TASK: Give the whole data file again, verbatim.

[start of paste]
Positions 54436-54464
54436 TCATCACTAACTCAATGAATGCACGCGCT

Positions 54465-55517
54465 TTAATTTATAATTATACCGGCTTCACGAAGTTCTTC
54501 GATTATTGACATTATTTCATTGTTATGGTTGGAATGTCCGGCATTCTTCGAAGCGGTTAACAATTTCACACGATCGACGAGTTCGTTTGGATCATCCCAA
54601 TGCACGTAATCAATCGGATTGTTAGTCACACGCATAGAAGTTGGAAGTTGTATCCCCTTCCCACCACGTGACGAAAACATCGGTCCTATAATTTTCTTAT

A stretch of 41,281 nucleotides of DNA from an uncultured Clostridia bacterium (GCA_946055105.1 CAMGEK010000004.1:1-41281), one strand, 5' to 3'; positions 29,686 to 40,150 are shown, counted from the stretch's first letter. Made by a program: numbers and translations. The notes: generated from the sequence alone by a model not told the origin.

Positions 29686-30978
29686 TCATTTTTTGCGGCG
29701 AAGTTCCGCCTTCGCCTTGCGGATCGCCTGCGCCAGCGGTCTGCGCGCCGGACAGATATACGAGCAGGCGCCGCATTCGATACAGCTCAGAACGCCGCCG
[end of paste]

Positions 54436-54464
54436 TCATCACTAACTCAATGAATGCACGCGCT

Positions 54465-55517
54465 TTAATTTATAATTATACCGGCTTCACGAAGTTCTTC
54501 GATTATTGACATTATTTCATTGTTATGGTTGGAATGTCCGGCATTCTTCGAAGCGGTTAACAATTTCACACGATCGACGAGTTCGTTTGGATCATCCCAA
54601 TGCACGTAATCAATCGGATTGTTAGTCACACGCATAGAAGTTGGAAGTTGTATCCCCTTCCCACCACGTGACGAAAACATCGGTCCTATAATTTTCTTAT

A stretch of 41,281 nucleotides of DNA from an uncultured Clostridia bacterium (GCA_946055105.1 CAMGEK010000004.1:1-41281), one strand, 5' to 3'; positions 29,686 to 40,150 are shown, counted from the stretch's first letter. Made by a program: numbers and translations. The notes: generated from the sequence alone by a model not told the origin.

Positions 29686-30978
29686 TCATTTTTTGCGGCG
29701 AAGTTCCGCCTTCGCCTTGCGGATCGCCTGCGCCAGCGGTCTGCGCGCCGGACAGATATACGAGCAGGCGCCGCATTCGATACAGCTCAGAACGCCGCCG